Faber & Faber, 2014
To relate the story of the husband whose wife becomes a fox is not only to fabulate, but to create a metaphor for a modern relationship in a world in which “[t]he woods are temporary and the city is rapacious.” Sarah Hall’s award-winning short story Mrs Fox draws on fairy tales of transmogrification (a term the husband picks up in researching his wife’s condition): the Norwegian tale “East of the Sun and West of the Moon”, the Italian tale “The She-Bear”, and the English tale “Catskin”. Yet it reverses the narrative trajectory we have come to expect from these tales: rather than hastening the formation of an unlikely relationship, the shapeshifting sets in motion the dissolution of something already-established.
This trajectory is conveyed from a comfortable distance, where the space between the narrative voice and the world of the husband and wife is large enough to fill an entirely separate narrative (perhaps something novel-length). We learn her name—Sophia—as an afterthought to a description of items (including “a small purple ball”) contained within her purse. At times it feels as though we are observing their tale unfold from behind the thick woods opening onto the leafy cover of the heath where they go walking—a precarious place, neither wilderness nor civilisation, that is about to be given over to the bulldozers.
Equally large is the space between the husband and his understanding of his wife. In her human form, she seems to share little with him other than sex (“The trick is to remain slightly detached”); as a vixen, she reluctantly permits him to carry her back to their home, and only then vocalising her dissatisfaction at his attempts to cloister her. This is because, we are told, “[s]omething in her childhood has made her withheld.” In the same moment, we learn that “[t]he one who loves less is loved more.” While this certainly seems to be the defining clause of their relationship while they are both in human form, once the balance slips—”All vestiges shed”—everything becomes determined by his inability to let her go.
Eventually, the husband makes a decision along the lines of the popular adage “if you love something, set it free…” He opens himself to an ultimate lesson in second chances: a return is never a return to an initial state. Seasons pass. She appears to him on the heath, tentatively leading him to “an opening, a gash between stones and earth. Her den”, revealing her clutch of newborn cubs, the product of their pre-transmogrified intimacy. He has learned his lesson: they are wild and he must live apart from them. As a human, he can serve as their protector against the encroachment of the bulldozers, signifying suburbia: “He understands his duty.”
And yet, this is not a fable in the tradition of Aesop; it cannot be reduced to a simple tale about the environmental impact of humankind, a tale in which the fox is only a moralising device and the human as father-protector signals the story’s close. Sarah Hall’s narrative is more adept. By the end of the story, the husband has “given up looking for meaning”, even though he is marked by the feeling of a proleptic loss of the fox, his “unbelonging wife”. The reader, however, haunted by those final words—”unbelonging wife”—must not abandon the search for meaning. For has the wife ever belonged? Consider this passage from the period when the husband keeps her as his pet:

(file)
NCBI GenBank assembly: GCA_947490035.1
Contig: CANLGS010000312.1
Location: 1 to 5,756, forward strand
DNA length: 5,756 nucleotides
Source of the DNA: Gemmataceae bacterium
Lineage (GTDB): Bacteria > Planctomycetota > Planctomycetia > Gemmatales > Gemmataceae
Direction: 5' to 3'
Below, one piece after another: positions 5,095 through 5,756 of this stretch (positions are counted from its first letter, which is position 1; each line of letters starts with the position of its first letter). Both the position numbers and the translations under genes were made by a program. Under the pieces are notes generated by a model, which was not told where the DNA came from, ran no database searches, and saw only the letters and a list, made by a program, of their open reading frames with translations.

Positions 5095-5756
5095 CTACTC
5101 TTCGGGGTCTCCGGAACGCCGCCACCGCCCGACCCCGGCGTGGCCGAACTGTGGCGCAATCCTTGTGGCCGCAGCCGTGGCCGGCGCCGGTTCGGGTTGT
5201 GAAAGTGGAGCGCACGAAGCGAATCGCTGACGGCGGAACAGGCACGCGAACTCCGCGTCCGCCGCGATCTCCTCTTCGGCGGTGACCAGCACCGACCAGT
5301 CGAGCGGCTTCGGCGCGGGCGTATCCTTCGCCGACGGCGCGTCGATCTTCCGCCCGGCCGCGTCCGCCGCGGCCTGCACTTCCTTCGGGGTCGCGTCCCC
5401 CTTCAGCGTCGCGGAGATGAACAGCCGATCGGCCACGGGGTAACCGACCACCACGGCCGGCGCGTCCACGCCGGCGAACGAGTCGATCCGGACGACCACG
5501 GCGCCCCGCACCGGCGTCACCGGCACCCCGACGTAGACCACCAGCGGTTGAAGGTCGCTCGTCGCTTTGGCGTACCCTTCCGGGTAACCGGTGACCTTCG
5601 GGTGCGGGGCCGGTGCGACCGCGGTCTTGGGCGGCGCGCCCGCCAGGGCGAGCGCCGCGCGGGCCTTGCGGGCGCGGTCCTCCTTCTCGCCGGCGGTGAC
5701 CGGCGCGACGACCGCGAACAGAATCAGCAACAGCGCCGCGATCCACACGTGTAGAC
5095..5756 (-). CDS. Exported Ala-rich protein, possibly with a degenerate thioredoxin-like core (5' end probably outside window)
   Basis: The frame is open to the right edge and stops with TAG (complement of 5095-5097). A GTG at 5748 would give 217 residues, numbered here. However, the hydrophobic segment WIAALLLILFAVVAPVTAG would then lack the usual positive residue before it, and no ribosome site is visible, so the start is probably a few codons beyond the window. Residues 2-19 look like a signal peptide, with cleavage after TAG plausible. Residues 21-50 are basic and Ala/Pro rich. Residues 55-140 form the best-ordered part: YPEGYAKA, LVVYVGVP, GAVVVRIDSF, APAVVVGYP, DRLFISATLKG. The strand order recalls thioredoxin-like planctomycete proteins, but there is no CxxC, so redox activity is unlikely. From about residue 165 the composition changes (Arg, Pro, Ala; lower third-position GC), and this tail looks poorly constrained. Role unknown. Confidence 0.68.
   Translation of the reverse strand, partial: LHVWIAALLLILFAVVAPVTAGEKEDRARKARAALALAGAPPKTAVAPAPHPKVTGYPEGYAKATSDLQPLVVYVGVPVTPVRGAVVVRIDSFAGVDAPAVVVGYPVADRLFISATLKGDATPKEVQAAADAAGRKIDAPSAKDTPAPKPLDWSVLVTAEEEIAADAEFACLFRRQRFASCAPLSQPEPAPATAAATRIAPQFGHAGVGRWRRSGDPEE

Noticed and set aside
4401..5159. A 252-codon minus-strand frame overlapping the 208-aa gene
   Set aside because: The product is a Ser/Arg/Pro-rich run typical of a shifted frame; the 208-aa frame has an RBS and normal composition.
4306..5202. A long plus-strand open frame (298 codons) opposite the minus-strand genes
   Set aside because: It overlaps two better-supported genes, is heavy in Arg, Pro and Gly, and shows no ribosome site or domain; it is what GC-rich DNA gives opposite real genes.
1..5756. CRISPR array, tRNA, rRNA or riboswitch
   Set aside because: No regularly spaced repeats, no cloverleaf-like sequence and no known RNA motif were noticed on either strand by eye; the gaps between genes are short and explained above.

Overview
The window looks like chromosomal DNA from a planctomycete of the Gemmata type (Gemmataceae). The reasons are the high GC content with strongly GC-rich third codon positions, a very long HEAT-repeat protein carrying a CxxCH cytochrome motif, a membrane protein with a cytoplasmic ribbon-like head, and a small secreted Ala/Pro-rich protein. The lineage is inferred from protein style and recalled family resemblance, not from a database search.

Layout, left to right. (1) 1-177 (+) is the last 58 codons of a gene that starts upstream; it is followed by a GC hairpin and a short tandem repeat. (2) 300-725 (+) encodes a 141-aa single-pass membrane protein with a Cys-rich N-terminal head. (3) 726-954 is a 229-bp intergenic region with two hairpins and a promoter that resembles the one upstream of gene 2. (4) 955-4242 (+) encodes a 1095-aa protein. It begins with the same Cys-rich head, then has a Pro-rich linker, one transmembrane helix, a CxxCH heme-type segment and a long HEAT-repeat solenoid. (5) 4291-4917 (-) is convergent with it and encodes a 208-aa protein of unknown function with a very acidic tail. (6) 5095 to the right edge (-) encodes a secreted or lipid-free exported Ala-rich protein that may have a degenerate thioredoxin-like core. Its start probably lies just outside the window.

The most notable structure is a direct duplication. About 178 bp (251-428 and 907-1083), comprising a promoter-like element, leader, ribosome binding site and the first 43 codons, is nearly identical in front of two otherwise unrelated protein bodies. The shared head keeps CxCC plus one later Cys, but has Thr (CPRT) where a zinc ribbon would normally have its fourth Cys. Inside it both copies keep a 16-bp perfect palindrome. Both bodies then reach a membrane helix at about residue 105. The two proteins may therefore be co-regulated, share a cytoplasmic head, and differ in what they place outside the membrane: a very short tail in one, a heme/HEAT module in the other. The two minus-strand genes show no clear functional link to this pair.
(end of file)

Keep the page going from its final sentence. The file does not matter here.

[S]he looks up at him, her brows steepling, haughty, unsatisfied. Part of his brain will not translate what she wants: that she must have it raw. Her eyes flicker after birds in the garden. Even trapped behind glass, she calculates. The metrics of the hunt.
One begins to wonder whether the husband has ever properly observed and understood his wife. Like the toast she leaves mostly uneaten in the prelude to her transformation, whatever he has offered her has only been a miscommunication, albeit one on both sides. When the husband attributes his wife’s transformation to “an act of will“—another misprision—she is no longer able to correct him.
And this is the attraction of Sarah Hall’s story: it brings the personal and the magical together in a reverberant way. Hall uses the outrageousness of the shapeshifting metaphor to explore something quite personal—by which I do not mean biographical, but particular and private. The personal moment of the disintegration of the couple’s relationship is interpenetrated by the metaphor of the mysterious woman as fox. Together, the moment and metaphor transform the difficulty the husband has in knowing the wife (for Sophia’s thoughts, motivations, and experiences are as impenetrable in fox form as when she was simply a woman), enlarging it into a not-so-simple fable about the perils of the failure of understanding that neither effaces nor overshadows the personal, the magical. We are left with the impression that one is never simply a woman—at least not in modern fiction—and never simply a vixen, especially not in Mrs Fox.
Laura Ludtke  is reading for a DPhil in English at St Anne’s College, Oxford. She is Managing Editor at the Oxonian Review.